Menstruation is therefore a hormonal process relying on the adequate functioning of the hypothalamus, pituitary, and ovaries in secreting hormones (in response to feedback) but ALSO on the liver, gallbladder, and digestive tract for effectively metabolizing and excreting circulating hormones. If circulating hormone concentrations do NOT decrease effectively, then hormone production in response to this decreased concentration ceases (and for those circulating hormones to decrease, they need to be metabolized and excreted from the body). To this extent, issues associated with the liver (for degrading the hormones), gallbladder (for producing bile that binds to the degraded hormones for excretion) or the intestinal tract (for excreting the degraded hormones via feces) could be associated with dysfunctions in reproductive hormone signaling.
[It may help to think of this system of feedback like the 'auto' function for your home's A/C temperature gauge. When the air temperature rises above the set temp, the A/C kicks on to cool the air down back to that set temperature. But if the air temp never goes above that set point, then the A/C will stay off. ]
When it comes to this hormonal feedback, a decrease in circulating hormones below a certain set point 'turns on' the production and release of new hormones, which continues to increase until the circulating hormone concentration hits the upper set limit. However, if the circulating hormones were not effectively cleared from circulation (like impaired liver, gallbladder, or GI function disabling hormonal degradation and excretion), then those hormonal concentrations continue to circulate as-is, which means that there is no signal to continue producing/releasing more hormones to initiate another cycle.
What does this mean nutritionally?
High oxidative demands like smoking (impacting the liver)
High detoxification demands like alcohol, drug, or medication/supplement use (impacting the liver)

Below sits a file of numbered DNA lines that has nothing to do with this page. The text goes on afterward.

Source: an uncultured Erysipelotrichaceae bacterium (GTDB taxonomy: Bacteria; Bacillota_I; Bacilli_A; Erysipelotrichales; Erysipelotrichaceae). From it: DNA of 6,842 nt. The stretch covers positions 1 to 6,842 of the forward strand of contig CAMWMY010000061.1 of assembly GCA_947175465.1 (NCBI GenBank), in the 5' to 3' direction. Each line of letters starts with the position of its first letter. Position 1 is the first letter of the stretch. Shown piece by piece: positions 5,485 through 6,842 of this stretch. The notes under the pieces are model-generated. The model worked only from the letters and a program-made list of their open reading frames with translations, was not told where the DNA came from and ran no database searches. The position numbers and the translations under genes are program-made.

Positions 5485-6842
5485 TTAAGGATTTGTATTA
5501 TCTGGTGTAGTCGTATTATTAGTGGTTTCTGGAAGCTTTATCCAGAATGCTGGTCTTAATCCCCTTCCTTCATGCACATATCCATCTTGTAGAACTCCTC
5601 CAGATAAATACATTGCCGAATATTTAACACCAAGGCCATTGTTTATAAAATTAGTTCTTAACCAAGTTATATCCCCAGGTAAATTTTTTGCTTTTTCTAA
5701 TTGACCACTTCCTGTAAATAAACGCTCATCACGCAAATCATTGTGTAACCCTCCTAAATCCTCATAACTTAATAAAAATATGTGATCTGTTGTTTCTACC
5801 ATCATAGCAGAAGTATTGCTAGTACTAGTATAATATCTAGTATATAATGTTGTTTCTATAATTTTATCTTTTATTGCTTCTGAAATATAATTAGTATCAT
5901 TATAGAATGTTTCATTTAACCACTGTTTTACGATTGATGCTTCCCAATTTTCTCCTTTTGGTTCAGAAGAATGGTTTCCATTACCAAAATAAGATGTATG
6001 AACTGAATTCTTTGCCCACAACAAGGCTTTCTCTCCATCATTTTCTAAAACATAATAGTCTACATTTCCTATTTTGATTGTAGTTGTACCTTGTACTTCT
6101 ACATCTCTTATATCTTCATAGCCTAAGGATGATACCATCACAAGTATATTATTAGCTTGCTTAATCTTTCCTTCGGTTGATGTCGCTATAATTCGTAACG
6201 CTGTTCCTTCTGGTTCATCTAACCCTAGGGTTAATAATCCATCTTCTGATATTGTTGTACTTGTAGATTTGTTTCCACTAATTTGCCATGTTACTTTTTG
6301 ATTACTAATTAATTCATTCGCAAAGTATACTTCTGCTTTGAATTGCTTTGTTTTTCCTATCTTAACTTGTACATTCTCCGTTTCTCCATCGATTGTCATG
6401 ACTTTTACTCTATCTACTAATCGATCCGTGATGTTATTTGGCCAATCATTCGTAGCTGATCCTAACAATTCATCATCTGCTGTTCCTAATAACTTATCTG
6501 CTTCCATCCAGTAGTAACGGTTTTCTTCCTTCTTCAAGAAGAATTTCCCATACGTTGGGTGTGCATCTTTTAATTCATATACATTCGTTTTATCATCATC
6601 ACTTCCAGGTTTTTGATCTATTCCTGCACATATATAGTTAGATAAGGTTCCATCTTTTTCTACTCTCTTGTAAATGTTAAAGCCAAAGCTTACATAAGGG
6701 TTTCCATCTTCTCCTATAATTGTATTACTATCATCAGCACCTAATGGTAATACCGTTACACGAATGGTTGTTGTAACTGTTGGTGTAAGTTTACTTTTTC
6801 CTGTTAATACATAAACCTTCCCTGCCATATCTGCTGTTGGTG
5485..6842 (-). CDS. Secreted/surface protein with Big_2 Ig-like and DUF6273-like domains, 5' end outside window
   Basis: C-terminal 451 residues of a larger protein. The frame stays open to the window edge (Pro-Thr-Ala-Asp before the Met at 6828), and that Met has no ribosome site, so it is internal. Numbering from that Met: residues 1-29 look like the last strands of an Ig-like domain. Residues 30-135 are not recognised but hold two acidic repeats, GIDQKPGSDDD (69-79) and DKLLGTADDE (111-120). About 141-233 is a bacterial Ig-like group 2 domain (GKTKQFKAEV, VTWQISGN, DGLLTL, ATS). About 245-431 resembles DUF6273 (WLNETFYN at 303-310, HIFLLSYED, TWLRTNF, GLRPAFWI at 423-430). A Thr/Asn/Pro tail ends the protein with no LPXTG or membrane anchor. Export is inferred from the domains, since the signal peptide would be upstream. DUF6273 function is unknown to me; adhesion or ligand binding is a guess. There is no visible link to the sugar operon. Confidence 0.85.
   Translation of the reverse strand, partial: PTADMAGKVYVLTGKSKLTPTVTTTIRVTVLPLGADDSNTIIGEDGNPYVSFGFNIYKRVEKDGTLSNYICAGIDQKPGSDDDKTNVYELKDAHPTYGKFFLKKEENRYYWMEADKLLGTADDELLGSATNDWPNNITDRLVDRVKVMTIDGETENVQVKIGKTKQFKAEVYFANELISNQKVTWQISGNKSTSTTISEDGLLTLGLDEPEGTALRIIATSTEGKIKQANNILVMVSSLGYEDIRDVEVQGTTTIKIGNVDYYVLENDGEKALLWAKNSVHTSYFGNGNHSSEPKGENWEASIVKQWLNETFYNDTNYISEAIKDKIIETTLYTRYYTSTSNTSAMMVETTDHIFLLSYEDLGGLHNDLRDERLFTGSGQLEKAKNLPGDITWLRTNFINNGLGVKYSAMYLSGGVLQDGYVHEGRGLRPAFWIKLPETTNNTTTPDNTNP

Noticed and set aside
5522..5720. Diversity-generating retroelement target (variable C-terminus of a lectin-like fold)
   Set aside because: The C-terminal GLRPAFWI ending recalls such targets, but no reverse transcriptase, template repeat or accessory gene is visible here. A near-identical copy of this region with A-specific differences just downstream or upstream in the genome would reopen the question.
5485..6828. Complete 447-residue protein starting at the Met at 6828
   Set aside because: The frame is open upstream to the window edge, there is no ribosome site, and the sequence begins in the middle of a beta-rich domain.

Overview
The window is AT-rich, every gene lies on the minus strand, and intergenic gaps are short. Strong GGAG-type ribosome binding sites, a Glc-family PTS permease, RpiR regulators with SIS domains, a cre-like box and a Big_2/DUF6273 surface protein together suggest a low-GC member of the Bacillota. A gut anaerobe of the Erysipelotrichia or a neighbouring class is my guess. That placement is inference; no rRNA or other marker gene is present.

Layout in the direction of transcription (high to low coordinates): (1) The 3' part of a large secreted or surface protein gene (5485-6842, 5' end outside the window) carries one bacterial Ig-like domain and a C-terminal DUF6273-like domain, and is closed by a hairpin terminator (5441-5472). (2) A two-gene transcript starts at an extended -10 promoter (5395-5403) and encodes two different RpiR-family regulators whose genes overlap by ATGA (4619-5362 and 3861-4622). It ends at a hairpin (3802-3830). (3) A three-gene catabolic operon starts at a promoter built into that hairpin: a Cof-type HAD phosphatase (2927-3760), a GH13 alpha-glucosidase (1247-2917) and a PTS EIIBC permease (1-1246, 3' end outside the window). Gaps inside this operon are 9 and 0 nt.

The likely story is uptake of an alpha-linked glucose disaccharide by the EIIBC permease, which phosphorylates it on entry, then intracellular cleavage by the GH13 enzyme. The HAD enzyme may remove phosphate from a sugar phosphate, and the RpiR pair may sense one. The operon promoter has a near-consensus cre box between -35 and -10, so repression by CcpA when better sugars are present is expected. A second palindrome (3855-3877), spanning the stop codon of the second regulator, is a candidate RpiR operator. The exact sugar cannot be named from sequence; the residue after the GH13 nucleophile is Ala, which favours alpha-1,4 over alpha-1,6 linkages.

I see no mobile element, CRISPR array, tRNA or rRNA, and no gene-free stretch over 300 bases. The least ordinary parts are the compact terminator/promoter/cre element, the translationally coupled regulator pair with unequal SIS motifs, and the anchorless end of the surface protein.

High metabolic demands like impaired glucose metabolism/diabetes (impacting the liver)
Gallbladder removal or complications that slow bile production and release (gall stones, inflammation, etc)
Gut microbiota dysbiosis from antibiotic use/exposure (reducing excretion via intestinal tract)
Constipation from medications or low fiber diet (reducing excretion via intestinal tract)
...can ultimately limit the necessary fluctuations in hormonal concentrations needed for the menstrual cycle.
And what about dietary intake?
These processes that ensue regarding hormonal production, secretion, and the building up of the uterine lining are anabolic processes that require adequate energy availability. There are several study findings to suggest that it is inadequate energy intake that is associated with amenorrhea (absence of menstrual bleeding) observed in athletic populations, and not necessarily the training intensity or duration (stress) impacting the hormones. (Howe, et al. 2014) When energy availability is low (like in an athlete that is under-eating), then energy is conserved for body maintenance and the large demands in energy expenditure for exercise, to where reproductive energy requirements are therefore suppressed. (Howe, et al. 2014) This low energy intake may be intentional like in sports that emphasize weight, leanness, or aesthetics, or can be unintentional like an athlete simply not knowing how much they should be eating for their activity level. Low energy intake (whether intentional or unintentional) and amenorrhea make up two arms of the female athlete triad. The third arm of the triad is osteoporosis (or low bone mineral density) which occurs due to the combined low energy intake coupled with low estrogen production (which is associated with low energy intake and amenorrhea) where estrogen plays a vital role in maintaining and protecting bone health. [This is why postmenopausal women are at a heightened risk for osteoporosis and bone fractures as there is an estrogen deficiency that would otherwise help to protect and maintain bone health.] *More on this in a bit...
**As a side note: Estrogen may influence/ decrease appetite through CCK and indirectly decrease meal size. (Howe, et al. 2014) It is theorized that the appetite-supressing effect of estrogen may be a reason for weight gain in postmenopausal women, where estrogen production ceases after menopause. (Howe, et al. 2014)